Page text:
Daily Rules, Proposed Rules, and Notices of the Federal Government
Small businesses may request information on complying with this regulation by contacting Jay Guerber, Marketing Order Administration Branch, Fruit and Vegetable Programs, AMS, USDA, 1400 Independence Avenue, SW, STOP 0237, Washington, DC 20250-0237; telephone: (202) 720-2491, Fax: (202) 720-8938, or e-mail:
This final rule is issued under Marketing Agreement and Order No. 930 (7 CFR part 930), regulating the handling of tart cherries grown in the States of Michigan, New York, Pennsylvania, Oregon, Utah, Washington, and Wisconsin, hereinafter referred to as the “order.” The marketing agreement and order are effective under the Agricultural Marketing Agreement Act of 1937, as amended (7 U.S.C. 601-674), hereinafter referred to as the “Act.”
The Department of Agriculture (USDA) is issuing this final rule in conformance with Executive Order 12866.
This final rule has been reviewed under Executive Order 12988, Civil Justice Reform. Under the marketing order now in effect, tart cherry handlers are subject to assessments. Funds to administer the order are derived from such assessments. It is intended that the assessment rate as issued herein would be applicable to all assessable tart cherries beginning July 1, 2002, and continue until amended, suspended, or terminated. This final rule will not preempt any State or local laws, regulations, or policies, unless they present an irreconcilable conflict with this final rule.
The Act provides that administrative proceedings must be exhausted before parties may file suit in court. Under section 608c(15)(A) of the Act, any handler subject to an order may file with USDA a petition stating that the order, any provision of the order, or any obligation imposed in connection with the order is not in accordance with law and request a modification of the order or to be exempted therefrom. Such handler is afforded the opportunity for a hearing on the petition. After the hearing USDA would rule on the petition. The Act provides that the district court of the United States in any district in which the handler is an inhabitant, or has his or her principal place of business, has jurisdiction to review USDA's ruling on the petition, provided an action is filed not later than 20 days after the date of the entry of the ruling.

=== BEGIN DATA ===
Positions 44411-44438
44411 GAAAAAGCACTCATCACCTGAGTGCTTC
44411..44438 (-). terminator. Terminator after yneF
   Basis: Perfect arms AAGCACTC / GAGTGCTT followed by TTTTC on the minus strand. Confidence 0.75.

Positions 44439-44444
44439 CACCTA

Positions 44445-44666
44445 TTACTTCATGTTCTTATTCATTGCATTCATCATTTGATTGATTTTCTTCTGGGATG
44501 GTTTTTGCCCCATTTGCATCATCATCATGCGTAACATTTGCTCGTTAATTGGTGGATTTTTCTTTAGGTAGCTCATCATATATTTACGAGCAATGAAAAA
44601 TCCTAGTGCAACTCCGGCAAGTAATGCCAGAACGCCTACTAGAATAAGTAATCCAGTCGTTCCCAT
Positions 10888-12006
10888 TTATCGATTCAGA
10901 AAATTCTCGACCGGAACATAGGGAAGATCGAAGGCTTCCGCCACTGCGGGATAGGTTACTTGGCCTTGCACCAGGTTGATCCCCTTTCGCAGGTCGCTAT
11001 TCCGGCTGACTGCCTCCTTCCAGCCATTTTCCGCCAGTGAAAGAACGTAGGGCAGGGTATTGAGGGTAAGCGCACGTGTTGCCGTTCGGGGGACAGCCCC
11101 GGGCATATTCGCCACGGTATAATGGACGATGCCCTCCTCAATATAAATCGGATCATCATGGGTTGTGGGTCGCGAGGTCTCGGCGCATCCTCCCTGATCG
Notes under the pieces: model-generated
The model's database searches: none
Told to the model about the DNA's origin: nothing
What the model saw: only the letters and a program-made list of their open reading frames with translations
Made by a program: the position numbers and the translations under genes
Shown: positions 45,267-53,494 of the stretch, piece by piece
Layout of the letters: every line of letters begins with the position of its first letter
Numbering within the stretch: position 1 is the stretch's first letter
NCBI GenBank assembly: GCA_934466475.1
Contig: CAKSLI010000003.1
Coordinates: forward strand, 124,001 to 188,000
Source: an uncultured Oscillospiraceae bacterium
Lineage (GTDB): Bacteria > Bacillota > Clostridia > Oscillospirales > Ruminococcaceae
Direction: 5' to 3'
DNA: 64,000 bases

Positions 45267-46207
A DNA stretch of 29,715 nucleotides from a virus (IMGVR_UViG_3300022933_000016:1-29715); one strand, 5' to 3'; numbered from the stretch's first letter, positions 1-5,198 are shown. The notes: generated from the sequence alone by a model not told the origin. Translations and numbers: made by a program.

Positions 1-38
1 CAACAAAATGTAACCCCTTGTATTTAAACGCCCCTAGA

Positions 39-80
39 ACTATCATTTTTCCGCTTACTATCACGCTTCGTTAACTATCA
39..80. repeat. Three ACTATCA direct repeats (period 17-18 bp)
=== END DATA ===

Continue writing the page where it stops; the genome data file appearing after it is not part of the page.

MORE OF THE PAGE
This final rule increases the assessment rate established for the Board for the 2002-2003 and subsequent fiscal periods for cherries that are utilized in the production of tart cherry products other than juice, juice concentrate, or puree from $0.00175 to $0.0019 per pound of cherries. The assessment rate for cherries utilized for juice, juice concentrate, or puree would also be increased from $0.000875 to $0.0019 per pound.
The tart cherry marketing order provides authority for the Board, with the approval of USDA, to formulate an annual budget of expenses and collect assessments from handlers to administer the program. The members of the Board are producers and handlers of tart cherries. They are familiar with the Board's needs and with the costs for goods and services in their local area and are thus in a position to formulate an appropriate budget and assessment rate or rates as appropriate. Assessment rates are formulated and discussed in a public meeting. Thus, all directly affected persons have an opportunity to participate and provide input.
For the 2001-2002 fiscal period, the Board recommended, and USDA approved, assessment rates that will continue in effect from fiscal period to fiscal period unless modified, suspended, or terminated by the USDA upon recommendation and information submitted by the Board or other information available to USDA.
Section 930.42(a) of the order authorizes a reserve sufficient to cover one year's operating expenses. The increased uniform rate is expected to generate enough income to meet the Board's operating expenses in 2002-2003.